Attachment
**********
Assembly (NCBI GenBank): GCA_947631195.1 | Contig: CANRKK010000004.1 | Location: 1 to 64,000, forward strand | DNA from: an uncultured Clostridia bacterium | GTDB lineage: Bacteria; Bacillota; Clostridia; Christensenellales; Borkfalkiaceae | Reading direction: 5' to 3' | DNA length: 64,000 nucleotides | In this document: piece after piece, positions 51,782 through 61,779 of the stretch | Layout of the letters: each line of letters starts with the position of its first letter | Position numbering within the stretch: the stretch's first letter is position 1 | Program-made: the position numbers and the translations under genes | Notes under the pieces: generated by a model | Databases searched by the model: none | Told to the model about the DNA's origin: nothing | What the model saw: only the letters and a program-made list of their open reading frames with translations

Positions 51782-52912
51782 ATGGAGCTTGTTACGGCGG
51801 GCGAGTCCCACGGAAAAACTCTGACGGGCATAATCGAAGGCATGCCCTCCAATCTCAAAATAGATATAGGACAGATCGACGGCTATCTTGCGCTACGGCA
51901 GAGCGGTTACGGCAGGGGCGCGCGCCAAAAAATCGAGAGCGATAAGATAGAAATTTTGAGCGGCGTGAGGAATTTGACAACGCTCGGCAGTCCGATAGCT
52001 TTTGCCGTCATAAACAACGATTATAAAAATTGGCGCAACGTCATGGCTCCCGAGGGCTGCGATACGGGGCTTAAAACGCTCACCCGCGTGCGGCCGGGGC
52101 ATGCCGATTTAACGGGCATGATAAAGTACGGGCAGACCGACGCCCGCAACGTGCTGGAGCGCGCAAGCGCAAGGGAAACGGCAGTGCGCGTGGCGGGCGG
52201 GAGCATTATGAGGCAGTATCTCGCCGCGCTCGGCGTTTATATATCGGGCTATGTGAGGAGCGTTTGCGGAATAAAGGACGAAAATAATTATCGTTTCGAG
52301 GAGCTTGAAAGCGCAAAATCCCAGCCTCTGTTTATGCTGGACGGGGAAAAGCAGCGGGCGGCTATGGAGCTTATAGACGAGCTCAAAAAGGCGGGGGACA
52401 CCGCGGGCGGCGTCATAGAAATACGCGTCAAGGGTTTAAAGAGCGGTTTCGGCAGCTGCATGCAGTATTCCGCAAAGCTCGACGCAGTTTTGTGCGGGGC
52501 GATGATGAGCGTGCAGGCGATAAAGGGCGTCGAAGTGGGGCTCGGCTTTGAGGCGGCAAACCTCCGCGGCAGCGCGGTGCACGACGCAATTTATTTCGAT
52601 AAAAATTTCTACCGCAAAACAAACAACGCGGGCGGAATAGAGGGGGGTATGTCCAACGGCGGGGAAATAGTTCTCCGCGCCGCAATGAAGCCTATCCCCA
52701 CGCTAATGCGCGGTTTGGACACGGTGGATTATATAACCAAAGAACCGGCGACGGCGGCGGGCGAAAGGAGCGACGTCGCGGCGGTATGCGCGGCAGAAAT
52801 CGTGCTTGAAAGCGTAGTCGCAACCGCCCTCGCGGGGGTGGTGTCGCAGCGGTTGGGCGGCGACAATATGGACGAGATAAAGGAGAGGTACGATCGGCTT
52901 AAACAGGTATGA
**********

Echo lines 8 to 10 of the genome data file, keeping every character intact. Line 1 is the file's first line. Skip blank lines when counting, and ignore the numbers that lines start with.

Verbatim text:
52201 GAGCATTATGAGGCAGTATCTCGCCGCGCTCGGCGTTTATATATCGGGCTATGTGAGGAGCGTTTGCGGAATAAAGGACGAAAATAATTATCGTTTCGAG
52301 GAGCTTGAAAGCGCAAAATCCCAGCCTCTGTTTATGCTGGACGGGGAAAAGCAGCGGGCGGCTATGGAGCTTATAGACGAGCTCAAAAAGGCGGGGGACA
52401 CCGCGGGCGGCGTCATAGAAATACGCGTCAAGGGTTTAAAGAGCGGTTTCGGCAGCTGCATGCAGTATTCCGCAAAGCTCGACGCAGTTTTGTGCGGGGC